Organs, such as hearts, lungs, livers and kidneys, and tissues, such as corneas or skin, give patients the opportunity not only to survive, but thrive when it may not have previously been possible, officials said.
The award shows there's awareness and cooperation by all staff at the hospital since OneLegacy, the agency that facilitates the donations, needs to be notified in a timely manner, Rich said.
"Donations need to have a certain turnaround time in order to be viable," she said.
The cause is particularly close to Rich, who also accepted the award at a ceremony in Texas. Fifteen years ago, she received a cervical fusion in the back of her neck thanks to an organ donation.
Providence Saint Joseph is one of 15 hospitals in California to earn the silver medal.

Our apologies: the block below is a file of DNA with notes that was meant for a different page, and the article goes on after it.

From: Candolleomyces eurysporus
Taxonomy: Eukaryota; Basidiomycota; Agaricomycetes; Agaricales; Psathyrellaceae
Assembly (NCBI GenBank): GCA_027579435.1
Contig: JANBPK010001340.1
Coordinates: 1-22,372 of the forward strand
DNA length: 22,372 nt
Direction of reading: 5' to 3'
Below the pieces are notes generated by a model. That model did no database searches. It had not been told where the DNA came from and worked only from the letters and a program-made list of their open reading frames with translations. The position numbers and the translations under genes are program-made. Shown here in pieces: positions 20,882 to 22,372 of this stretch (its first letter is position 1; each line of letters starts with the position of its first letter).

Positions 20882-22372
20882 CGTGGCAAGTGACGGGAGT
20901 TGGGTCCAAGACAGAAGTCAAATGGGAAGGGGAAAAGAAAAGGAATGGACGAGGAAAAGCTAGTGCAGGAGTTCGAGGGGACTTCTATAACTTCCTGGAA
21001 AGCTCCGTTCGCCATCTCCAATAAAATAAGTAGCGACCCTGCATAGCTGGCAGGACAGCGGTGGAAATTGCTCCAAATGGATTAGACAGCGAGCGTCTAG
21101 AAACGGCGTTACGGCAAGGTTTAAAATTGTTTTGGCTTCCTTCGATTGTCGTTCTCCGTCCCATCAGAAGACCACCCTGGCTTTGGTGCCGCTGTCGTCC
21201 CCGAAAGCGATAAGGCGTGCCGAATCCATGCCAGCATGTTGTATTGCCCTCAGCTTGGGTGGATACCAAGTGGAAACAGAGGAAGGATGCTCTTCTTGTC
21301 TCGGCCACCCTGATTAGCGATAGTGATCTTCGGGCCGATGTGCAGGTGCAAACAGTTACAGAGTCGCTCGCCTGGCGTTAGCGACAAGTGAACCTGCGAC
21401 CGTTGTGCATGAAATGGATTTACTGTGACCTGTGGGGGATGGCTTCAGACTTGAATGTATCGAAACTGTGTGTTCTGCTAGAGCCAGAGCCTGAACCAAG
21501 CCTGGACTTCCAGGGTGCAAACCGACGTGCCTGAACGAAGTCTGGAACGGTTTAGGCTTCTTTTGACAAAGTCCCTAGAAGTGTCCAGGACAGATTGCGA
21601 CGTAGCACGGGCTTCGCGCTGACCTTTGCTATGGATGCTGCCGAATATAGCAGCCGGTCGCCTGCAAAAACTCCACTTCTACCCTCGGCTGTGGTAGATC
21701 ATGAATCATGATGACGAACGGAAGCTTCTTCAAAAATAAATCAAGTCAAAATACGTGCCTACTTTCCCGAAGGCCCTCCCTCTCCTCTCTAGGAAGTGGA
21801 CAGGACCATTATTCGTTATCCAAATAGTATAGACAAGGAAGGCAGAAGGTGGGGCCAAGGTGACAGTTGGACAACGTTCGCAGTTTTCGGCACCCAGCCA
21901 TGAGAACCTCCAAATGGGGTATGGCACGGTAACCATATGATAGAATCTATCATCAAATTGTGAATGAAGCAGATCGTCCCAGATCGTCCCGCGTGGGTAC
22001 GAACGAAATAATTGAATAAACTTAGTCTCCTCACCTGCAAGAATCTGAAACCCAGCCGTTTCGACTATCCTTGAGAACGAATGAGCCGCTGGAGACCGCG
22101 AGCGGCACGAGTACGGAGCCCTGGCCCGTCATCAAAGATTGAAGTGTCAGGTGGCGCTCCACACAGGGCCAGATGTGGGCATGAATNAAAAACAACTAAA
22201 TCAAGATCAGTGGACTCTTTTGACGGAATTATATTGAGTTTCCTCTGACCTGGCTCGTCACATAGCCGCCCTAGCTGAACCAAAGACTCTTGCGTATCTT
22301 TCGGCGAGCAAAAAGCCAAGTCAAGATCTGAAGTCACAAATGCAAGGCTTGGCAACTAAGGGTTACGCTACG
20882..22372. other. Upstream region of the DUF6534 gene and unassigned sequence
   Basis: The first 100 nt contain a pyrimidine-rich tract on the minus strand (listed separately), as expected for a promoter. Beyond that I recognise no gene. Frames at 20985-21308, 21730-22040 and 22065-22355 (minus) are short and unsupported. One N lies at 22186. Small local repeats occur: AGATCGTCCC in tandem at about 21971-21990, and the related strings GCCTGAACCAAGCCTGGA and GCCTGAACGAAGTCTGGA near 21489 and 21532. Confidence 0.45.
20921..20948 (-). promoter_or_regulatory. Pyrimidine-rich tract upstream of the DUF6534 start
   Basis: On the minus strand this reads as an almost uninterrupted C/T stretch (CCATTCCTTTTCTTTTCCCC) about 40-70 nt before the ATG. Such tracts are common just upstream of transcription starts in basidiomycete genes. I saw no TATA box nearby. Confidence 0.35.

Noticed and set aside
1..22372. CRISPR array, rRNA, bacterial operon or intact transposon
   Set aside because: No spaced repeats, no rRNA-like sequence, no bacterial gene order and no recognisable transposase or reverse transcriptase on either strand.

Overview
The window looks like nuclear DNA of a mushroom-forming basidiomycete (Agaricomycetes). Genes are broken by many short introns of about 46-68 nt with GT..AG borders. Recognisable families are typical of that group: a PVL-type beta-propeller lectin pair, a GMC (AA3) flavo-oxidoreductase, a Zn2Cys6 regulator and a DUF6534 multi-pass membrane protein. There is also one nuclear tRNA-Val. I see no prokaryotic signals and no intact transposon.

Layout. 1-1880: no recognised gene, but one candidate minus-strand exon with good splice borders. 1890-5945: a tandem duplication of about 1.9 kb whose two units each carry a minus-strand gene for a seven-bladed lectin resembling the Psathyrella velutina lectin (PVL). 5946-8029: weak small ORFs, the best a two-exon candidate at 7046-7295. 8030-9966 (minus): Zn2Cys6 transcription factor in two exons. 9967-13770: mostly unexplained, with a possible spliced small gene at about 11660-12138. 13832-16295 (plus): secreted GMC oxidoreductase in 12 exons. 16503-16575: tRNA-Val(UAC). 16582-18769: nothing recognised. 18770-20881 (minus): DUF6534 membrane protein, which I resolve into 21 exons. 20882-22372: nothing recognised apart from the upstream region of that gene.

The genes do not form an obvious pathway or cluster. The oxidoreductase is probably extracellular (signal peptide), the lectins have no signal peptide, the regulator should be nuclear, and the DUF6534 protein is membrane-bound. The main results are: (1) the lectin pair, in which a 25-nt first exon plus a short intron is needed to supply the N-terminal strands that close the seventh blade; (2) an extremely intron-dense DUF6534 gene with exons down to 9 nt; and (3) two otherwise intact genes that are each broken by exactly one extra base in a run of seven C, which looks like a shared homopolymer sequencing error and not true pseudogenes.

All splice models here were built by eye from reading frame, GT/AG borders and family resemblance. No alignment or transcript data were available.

Only eight hospitals in the country qualified for the gold medal, which also required 3.75 organs donated per donator.
"The biggest reason we have this award is to motivate hospitals to make strides in organ donation," said David Bowman, spokesman for the Health Resources and Services Administration, adding that "109,000 people are on the organ donation list and many won't have the opportunity to receive what they need.
"Every effort that can be made could be a lifesaving one."
Hospitals were considered for the award based on the data they submitted.
Michael Hunn was also recently named senior vice president and chief executive of Providence Health & Services' California region, which includes Providence Saint Joseph in Burbank.
"Everyone is really pleased with his appointment," said Patricia Aidem, a spokeswoman for the Burbank hospital. "He has been with the system for a while, comes with an amazing amount of experience and is very dedicated."
Hunn, 55, was previously the chief executive of Providence Little Company of Mary Medical Center in Torrance, which is one of five centers in his new region.
The change is not likely to affect daily operation of the hospital as each medical center has its own chief executive, Aidem said.